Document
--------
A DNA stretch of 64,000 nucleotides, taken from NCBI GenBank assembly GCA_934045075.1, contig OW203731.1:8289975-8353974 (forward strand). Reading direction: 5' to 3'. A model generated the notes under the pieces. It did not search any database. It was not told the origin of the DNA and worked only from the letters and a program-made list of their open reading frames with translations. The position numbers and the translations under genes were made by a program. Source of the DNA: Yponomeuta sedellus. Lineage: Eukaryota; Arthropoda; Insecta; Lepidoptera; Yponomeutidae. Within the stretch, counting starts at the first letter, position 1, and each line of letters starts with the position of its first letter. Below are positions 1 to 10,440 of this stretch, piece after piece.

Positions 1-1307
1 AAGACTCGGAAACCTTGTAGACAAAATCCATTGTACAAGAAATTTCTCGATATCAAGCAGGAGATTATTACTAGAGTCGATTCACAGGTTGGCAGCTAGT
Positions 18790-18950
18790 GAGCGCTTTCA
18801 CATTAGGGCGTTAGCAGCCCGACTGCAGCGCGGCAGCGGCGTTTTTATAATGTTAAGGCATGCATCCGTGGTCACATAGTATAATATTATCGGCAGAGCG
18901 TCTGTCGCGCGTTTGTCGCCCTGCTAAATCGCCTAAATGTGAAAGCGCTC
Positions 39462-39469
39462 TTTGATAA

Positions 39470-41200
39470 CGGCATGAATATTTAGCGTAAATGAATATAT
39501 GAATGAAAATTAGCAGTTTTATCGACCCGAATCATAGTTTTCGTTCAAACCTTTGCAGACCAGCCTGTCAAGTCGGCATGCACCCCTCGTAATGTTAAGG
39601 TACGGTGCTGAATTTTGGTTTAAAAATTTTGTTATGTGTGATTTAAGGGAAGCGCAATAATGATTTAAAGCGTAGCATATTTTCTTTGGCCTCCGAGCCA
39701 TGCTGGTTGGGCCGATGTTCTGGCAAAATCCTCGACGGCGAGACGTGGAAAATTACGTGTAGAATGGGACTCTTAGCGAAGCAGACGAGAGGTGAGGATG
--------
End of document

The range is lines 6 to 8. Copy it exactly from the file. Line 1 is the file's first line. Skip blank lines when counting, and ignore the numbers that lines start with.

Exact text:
18801 CATTAGGGCGTTAGCAGCCCGACTGCAGCGCGGCAGCGGCGTTTTTATAATGTTAAGGCATGCATCCGTGGTCACATAGTATAATATTATCGGCAGAGCG
18901 TCTGTCGCGCGTTTGTCGCCCTGCTAAATCGCCTAAATGTGAAAGCGCTC
Positions 39462-39469